The book is based on the memoirs of Stalin's contemporaries and associates, documents and historical facts that can help you find answers to the most pressing questions:

  • Was Stalin a despot in his relations with his colleagues and subordinates?
  • Did Stalin interfere into our army's management and lessened its ability to fight?
  • What caused the repressions in the period preceding World War 2?
  • Why Stalin’s speeches on geopolitics, are still relevant and important today?
  • Why Stalin's contemporaries used to think that he was a very witty man?
  • Why is it that in our modern time those that falsify history have taken on the memoirs of Stalin’s associates?
  • Why did Stalin love Mikhail Bulgakov, and not the poet Demyan Bedniy?
  • Why Nikita Khrushchev hated Stalin so much?
  • Why in the first months of the great patriotic war the “allies” of the Soviet Union sent their words of sympathy, instead of tanks and airplanes?

This book will help you understand that complex historical era, and equally complex personality of Joseph Stalin. His biography in the context of real historical events brings understanding into the motives of his actions. Facts of the memories of the real people – is the history itself.

Why Stalin's figure, long and well forgotten, has reappeared today in even bigger and more profound shape and form than ever before?
What is the cause of nostalgia for some of our contemporaries in regards to Stalin's figure, and why do the others oppose it with such strong emotions?
Regardless of the controversies, one thing is clear: Stalin was able to maintain and strengthen a giant country, and with tremendous effort made it into one of the superpowers of the twentieth century.

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понедельник, 6 февраля 2012 г.

Rally on Poklonaya Hill: The People say “No” to ‘Orange Revolution’

Nikolai Starikov

No one expected so many people to show up to the rally against an 'Orange Revolution' in Russia. Not the meetings organizers, who put the estimated number at 15 thousand participants, not the mass media and not those who once again gave themselves the rights to speak in the name of the people on the Bolotnaya.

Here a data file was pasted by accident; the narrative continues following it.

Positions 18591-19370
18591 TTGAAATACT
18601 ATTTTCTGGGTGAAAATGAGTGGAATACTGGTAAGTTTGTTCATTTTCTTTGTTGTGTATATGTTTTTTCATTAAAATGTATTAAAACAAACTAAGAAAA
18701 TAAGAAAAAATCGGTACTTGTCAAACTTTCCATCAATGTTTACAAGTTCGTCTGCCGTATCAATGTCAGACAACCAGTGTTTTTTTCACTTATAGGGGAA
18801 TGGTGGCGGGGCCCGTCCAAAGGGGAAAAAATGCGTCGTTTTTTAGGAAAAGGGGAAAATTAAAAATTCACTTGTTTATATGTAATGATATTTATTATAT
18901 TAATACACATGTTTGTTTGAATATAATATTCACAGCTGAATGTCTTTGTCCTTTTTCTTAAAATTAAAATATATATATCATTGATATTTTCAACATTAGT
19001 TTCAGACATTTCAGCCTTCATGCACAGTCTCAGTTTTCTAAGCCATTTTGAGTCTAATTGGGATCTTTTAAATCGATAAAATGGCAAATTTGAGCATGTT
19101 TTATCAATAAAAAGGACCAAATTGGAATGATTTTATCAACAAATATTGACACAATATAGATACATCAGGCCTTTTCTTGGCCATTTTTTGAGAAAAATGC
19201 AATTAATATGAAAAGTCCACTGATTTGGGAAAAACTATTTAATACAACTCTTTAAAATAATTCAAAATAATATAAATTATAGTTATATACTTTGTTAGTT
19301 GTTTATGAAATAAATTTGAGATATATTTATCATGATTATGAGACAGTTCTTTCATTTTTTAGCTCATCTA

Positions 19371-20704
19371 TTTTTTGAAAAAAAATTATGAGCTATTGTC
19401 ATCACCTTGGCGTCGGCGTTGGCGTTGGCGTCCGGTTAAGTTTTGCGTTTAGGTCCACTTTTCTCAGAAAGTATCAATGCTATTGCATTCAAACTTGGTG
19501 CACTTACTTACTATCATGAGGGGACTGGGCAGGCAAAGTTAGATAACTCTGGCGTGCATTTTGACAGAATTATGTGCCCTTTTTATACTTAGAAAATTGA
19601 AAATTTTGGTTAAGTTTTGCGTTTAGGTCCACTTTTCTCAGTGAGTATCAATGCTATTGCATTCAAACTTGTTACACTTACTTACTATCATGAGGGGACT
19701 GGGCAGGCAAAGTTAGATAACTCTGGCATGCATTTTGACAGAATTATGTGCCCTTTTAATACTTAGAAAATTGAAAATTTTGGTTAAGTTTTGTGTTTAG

But the people came out and concretely expressed their strong 'no' to attempts to destabilize Russia. If we further understand that a significant portion of those who went to the meeting 'for fair elections,' on the Bolotnaya also do not want an orange revolution, or the spillage of blood that is always inevitable during the 'triumph of democracy' (Egypt today!); then we can be even more certain that the people of Russia are against the scenarios to topple the government; the scenarios  being played out now in Russia by our geopolitical 'friends.' After all, those who came out to Poklonaya Hill want fair elections too, and a fair reaction to the election results without attempts to blow up the situation.

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четверг, 2 февраля 2012 г.

Why I am Attending the February 4th Demonstration on the Poklonaya Hill (Moscow)

I would like to once more explain my position on the Anti-Orange demonstration, which will be held in Moscow, on Poklonaya Hill, February 4th at 1pm.

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суббота, 28 января 2012 г.

Government has no right to be weak

The newspaper Komsomolskaya Pravda (Komsomol Truth), recently invited me into their news channel studio to discuss the bloody provocation that took place in Russia about a hundred years ago, in light of the events taking place in Russia today.

The events of 1905 evidently show; the Russian government politically concedes to those, who need " great upheaval;" this concession in Russian history has always brought to revolution and turmoil.